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Antipsychotics often induce excessive weight gain. We hypothesised that individuals with genetic variations related to known obesity-risk genes have an increased risk of excessive antipsychotic-induced weight gain (AIWG). This hypothesis was tested in a subset of the Clinical Antipsychotic Trials of Intervention Effectiveness (CATIE) trial data set.
The CATIE trial compared effects and side effects of five different antipsychotics through an 18-month period. Based on the maximum weight gain recorded, excessive weight gain was defined as >7% weight gain. Cytoscape and GeneMANIA were instrumental in composing a molecular pathway from eight selected genes linked to obesity. Genetic information on a total of 495.172 single-nucleotide polymorphisms (SNPs) were available from 765 (556 males) individuals. Enrichment test was conducted through ReactomePA and Bioconductor. A permutation test was performed, testing the generated pathway against 105 permutated pathways (p ≤ 0.05). In addition, a standard genome-wide association study (GWAS) analysis was performed.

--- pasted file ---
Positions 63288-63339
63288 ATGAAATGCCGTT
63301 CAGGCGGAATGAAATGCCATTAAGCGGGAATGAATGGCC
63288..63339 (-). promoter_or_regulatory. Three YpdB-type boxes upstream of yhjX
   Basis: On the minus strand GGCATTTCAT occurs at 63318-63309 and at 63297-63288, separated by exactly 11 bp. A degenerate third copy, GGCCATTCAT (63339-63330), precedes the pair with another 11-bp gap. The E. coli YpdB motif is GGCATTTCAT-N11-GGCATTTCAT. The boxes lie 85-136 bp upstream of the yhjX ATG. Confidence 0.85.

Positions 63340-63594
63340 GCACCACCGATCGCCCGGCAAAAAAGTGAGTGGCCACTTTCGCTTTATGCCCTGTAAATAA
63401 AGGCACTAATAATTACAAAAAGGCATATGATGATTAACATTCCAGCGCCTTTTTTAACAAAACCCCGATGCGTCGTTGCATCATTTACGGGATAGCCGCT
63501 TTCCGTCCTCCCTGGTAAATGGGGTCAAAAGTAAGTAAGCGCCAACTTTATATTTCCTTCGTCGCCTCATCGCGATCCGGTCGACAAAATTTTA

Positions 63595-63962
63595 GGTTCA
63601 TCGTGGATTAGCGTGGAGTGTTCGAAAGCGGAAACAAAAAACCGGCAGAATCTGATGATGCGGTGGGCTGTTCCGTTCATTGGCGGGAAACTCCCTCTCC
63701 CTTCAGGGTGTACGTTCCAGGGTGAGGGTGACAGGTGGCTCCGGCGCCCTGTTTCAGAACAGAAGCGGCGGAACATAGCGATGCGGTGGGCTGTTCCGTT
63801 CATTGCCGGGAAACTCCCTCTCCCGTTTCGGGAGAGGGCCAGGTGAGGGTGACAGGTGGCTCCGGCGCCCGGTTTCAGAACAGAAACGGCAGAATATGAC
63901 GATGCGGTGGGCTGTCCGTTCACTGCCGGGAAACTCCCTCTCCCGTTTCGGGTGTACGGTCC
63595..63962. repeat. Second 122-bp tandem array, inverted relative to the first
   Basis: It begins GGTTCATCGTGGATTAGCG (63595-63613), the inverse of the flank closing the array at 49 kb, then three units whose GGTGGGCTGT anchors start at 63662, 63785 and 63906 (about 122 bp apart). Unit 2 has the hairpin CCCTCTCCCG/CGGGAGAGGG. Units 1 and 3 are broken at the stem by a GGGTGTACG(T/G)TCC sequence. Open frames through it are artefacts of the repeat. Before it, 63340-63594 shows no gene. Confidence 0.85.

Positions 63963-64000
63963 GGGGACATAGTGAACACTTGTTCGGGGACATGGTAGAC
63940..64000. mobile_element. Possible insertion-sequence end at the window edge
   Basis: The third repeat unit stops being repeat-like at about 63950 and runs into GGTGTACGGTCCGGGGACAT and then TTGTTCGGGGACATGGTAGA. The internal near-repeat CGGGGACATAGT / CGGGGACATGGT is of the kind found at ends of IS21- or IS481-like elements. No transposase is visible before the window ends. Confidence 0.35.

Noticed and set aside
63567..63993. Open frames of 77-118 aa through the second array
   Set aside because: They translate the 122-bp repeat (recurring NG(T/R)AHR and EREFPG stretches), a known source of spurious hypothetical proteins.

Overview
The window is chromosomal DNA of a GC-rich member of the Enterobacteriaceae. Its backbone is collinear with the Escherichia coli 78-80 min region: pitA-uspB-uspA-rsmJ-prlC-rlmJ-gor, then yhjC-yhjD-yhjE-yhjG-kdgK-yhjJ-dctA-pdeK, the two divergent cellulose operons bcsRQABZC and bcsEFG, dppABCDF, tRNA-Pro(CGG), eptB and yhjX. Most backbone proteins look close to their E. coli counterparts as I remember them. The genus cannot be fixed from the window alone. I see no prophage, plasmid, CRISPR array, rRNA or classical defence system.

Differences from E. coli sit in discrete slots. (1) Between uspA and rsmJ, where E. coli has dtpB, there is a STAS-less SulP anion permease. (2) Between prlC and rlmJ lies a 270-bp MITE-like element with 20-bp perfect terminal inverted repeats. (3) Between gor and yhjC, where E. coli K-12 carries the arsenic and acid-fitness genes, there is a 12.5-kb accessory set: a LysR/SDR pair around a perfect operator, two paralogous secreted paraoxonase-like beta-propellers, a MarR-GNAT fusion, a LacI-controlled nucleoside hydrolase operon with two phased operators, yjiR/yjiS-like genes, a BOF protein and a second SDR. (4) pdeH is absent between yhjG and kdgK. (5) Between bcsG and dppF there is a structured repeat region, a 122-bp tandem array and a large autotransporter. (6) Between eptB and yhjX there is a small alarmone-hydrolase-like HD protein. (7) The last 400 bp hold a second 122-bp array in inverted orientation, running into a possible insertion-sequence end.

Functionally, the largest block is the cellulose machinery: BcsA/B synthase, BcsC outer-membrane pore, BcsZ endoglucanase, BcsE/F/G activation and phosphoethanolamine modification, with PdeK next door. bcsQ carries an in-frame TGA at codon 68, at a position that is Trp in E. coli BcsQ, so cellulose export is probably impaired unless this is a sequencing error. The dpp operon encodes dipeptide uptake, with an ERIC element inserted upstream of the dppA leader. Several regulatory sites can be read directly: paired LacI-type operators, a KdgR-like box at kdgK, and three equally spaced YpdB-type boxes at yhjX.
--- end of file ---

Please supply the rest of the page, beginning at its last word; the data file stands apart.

GWAS analysis did not detect significant differences related to excessive weight gain. The pathway generated contained 28 genes. A total of 2067 SNPs were significantly expressed (p < 0.01) within this pathway when comparing excessive weight gainers to the rest of the sample. Affected genes including PPARG and PCSK1 were not previously related to treatment-induced weight gain.
The molecular pathway composed from high-risk obesity genes was shown to overlap with genetics of patients who gained >7% weight gain during the CATIE trial. This suggests that genes related to obesity compose a pathway of increased risk of excessive AIWG. Further independent analyses are warranted that may confirm or clarify the possible reasoning behind.
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